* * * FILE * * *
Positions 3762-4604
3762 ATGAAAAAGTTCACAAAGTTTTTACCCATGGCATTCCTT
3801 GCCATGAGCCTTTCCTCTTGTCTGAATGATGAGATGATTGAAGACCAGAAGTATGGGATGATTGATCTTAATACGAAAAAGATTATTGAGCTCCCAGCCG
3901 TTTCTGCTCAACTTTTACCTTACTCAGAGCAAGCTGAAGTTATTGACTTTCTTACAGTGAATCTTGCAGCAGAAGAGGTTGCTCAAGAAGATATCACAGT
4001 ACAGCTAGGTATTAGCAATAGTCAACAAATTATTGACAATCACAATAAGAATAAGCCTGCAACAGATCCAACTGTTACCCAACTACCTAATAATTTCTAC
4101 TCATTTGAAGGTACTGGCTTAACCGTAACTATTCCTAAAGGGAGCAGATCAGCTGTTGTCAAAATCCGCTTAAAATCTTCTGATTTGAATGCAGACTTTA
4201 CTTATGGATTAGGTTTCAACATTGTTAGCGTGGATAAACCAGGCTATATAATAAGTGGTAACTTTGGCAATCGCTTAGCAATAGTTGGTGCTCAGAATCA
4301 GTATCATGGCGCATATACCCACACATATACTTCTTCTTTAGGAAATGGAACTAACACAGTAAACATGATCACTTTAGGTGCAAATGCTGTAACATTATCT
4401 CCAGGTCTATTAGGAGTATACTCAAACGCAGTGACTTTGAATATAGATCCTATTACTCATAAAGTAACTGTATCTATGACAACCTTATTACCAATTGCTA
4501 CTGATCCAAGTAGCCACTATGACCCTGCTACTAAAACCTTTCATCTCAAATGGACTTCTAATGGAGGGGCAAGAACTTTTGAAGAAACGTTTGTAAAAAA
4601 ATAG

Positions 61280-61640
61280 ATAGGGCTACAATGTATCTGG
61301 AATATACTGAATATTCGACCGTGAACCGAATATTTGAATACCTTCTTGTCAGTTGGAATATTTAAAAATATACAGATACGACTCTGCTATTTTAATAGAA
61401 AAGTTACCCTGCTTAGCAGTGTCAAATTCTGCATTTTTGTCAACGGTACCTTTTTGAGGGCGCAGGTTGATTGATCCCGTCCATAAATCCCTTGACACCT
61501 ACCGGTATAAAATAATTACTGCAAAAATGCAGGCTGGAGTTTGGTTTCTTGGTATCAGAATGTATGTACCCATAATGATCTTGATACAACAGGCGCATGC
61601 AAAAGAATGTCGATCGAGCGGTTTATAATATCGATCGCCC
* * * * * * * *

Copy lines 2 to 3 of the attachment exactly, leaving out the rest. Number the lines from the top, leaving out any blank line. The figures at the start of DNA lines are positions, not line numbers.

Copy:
3762 ATGAAAAAGTTCACAAAGTTTTTACCCATGGCATTCCTT
3801 GCCATGAGCCTTTCCTCTTGTCTGAATGATGAGATGATTGAAGACCAGAAGTATGGGATGATTGATCTTAATACGAAAAAGATTATTGAGCTCCCAGCCG